permissionary
Tiny and framework-agnostic role-based permission management using composition over inheritance
Last updated 2 years ago by avaq .
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Permissionary - bringing permissions to the lawless

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Tiny and framework-agnostic role-based permission management using a model of composition over inheritance.

npm install --save permissionary

Usage

var {checkPermission, findRoles} = require('permissionary');

Philosophy

Many permission systems use the idea of inheritance to define roles in terms of other roles. This can lead to the definition of non-flexible roles where the developer has to make decisions that determine what will be possible in the future. Mattias Petter Johansson has a good video explaining the phenomenon.

To combat this issue, Permissionary has no inheritance. Instead, groupings of grants are given names (known as roles), and multiple such roles can be assigned to a user. This allows one to define very minimal roles (containing the minimum number of grants necessary to carry meaning) and define types of users as being compositions of multiple such roles. If at any point in the future, a new type of user is required that shares the responsibility of formerly unassociated roles, all you'd have to do was assign both roles to that user.

API

checkPermission :: StrMap (Array String) -⁠> Array String -⁠> String -⁠> Boolean

A curried function that takes three arguments and returns a Boolean:

  1. A mapping from role names to an array of grants represented by glob patterns to match permission names.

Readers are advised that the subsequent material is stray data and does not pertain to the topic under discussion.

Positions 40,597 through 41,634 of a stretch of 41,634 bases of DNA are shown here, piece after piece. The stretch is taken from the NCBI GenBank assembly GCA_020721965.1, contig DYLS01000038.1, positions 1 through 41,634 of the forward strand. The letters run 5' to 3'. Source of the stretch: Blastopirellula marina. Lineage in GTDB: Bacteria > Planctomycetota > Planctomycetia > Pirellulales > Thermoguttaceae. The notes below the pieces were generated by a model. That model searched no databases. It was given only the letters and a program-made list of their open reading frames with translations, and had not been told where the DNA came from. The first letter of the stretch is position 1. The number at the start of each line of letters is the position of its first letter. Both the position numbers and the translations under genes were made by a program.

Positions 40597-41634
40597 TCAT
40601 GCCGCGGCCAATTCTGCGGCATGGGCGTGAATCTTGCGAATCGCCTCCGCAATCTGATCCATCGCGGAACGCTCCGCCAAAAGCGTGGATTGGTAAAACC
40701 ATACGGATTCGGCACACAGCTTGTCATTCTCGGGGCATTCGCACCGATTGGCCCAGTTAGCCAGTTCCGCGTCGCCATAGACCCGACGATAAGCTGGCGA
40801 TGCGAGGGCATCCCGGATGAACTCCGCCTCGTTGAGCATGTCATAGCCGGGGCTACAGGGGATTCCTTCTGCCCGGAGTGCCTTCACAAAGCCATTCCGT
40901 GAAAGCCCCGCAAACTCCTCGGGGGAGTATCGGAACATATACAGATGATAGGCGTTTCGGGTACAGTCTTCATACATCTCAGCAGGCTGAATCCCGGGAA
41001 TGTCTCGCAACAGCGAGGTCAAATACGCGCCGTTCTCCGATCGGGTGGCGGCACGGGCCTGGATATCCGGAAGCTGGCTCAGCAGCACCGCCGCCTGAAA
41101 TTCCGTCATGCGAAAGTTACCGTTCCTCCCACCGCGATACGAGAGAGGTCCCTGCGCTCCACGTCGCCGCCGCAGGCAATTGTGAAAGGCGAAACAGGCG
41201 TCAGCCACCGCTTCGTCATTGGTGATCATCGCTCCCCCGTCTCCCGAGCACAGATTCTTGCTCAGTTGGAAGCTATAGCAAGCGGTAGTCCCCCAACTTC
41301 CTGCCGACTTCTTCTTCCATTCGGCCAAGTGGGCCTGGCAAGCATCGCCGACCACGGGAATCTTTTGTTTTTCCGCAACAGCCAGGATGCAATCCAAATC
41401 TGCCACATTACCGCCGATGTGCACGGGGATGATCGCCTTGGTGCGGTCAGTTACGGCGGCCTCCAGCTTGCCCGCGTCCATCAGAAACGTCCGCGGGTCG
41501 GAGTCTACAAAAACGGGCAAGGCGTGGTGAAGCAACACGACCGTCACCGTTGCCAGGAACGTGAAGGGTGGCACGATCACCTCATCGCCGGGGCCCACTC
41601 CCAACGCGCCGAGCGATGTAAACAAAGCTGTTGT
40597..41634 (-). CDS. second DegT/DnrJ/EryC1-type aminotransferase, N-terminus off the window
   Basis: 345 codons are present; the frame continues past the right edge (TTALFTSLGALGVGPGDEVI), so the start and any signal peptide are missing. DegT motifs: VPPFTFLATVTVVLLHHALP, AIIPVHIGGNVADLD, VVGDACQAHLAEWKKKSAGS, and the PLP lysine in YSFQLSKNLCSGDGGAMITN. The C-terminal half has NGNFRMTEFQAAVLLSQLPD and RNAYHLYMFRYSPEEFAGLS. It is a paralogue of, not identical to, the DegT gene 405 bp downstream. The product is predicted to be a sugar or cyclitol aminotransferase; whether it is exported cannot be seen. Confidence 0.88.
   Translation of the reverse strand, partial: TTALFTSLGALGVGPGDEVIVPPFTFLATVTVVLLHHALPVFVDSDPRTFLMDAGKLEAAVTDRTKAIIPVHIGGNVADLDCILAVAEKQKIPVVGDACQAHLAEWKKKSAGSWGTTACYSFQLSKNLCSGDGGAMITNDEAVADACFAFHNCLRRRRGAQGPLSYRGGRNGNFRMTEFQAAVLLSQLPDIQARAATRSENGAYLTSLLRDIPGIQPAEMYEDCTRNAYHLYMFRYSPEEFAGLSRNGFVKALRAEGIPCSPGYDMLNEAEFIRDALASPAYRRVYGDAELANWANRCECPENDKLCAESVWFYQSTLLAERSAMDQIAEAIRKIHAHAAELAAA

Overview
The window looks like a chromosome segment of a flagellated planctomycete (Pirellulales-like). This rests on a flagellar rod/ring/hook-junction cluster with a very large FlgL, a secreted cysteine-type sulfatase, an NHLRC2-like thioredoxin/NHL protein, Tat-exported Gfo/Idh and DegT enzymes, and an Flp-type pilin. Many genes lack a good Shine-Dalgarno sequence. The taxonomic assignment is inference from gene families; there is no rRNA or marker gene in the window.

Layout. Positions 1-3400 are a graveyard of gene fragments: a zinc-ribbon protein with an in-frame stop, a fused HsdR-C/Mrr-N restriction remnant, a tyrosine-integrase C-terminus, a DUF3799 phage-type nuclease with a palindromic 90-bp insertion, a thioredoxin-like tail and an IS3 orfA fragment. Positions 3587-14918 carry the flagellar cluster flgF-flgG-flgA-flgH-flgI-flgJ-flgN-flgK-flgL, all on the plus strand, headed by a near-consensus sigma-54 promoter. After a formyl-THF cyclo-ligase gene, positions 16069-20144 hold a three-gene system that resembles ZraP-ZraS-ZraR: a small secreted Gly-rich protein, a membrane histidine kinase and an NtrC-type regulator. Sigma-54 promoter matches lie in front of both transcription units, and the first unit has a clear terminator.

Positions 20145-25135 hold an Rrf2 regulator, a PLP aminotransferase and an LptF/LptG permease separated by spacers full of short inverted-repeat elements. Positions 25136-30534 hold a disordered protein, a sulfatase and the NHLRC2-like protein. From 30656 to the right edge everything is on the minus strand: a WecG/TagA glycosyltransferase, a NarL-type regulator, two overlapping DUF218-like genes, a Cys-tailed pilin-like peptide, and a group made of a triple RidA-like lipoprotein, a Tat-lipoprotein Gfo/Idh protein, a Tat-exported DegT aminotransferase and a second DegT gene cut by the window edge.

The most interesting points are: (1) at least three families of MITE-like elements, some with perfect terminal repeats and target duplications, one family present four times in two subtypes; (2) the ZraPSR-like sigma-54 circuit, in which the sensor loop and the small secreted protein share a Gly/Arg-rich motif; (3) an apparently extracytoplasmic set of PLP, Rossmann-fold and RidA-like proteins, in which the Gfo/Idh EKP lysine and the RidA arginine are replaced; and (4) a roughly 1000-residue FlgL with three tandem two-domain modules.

2. An Array of role names.
  3. A permission name.

The glob patterns will be filtered down to contain only those associated with the given list of roles. The permission will be checked against the filtered glob patters using micromatch to produce the Boolean.

To make optimal use of this function, it is recommended to partially apply the function to produce new functions, as shown in the example below:

// This defines a mapping from roles to permissions.
// We can use wildcards to assign multiple permissions at once.
> var createVerifier = checkPermission({
.   'content-reader': ['content.read', 'images.read'],
.   'content-writer': ['content.write', 'images.upload'],
.   'superadmin': ['*']
. })

// Let's say our user Bob is a content-reader, and also a content-writer.
> var canBob = createVerifier(['content-reader', 'content-writer'])

// And Alice is an administrator.
> var canAlice = createVerifier(['superadmin'])

// Bob has this permission through his content-reader role.
> canBob('content.read')
true

// Bob does not have this permission.
> canBob('users.create')
false

// Alice, however, does. She has all permissions (even the ones
// we haven't thought of yet).
canAlice('users.create')
true

findRoles :: StrMap (Array String) -⁠> String -⁠> Array String

A curried function that takes two arguments and returns an Array of role names:

  1. A mapping from role names to an array of grants represented by glob patterns to match permission names.
  2. A permission name.

This function can be used to answer the question: "Which role do I need to obtain a given permission?"

> var getRequiredRoles = findRoles({
.   'content-reader': ['content.read', 'images.read'],
.   'content-writer': ['content.write', 'images.upload'],
.   'superadmin': ['*']
. })

> getRequiredRoles('content.read')
['content-reader', 'superadmin']

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  • 0.1.1                                ...           latest (2 years ago)

3 Versions

  • 0.1.1                                ...           2 years ago
  • 0.1.0                                ...           2 years ago
  • 0.0.0                                ...           2 years ago
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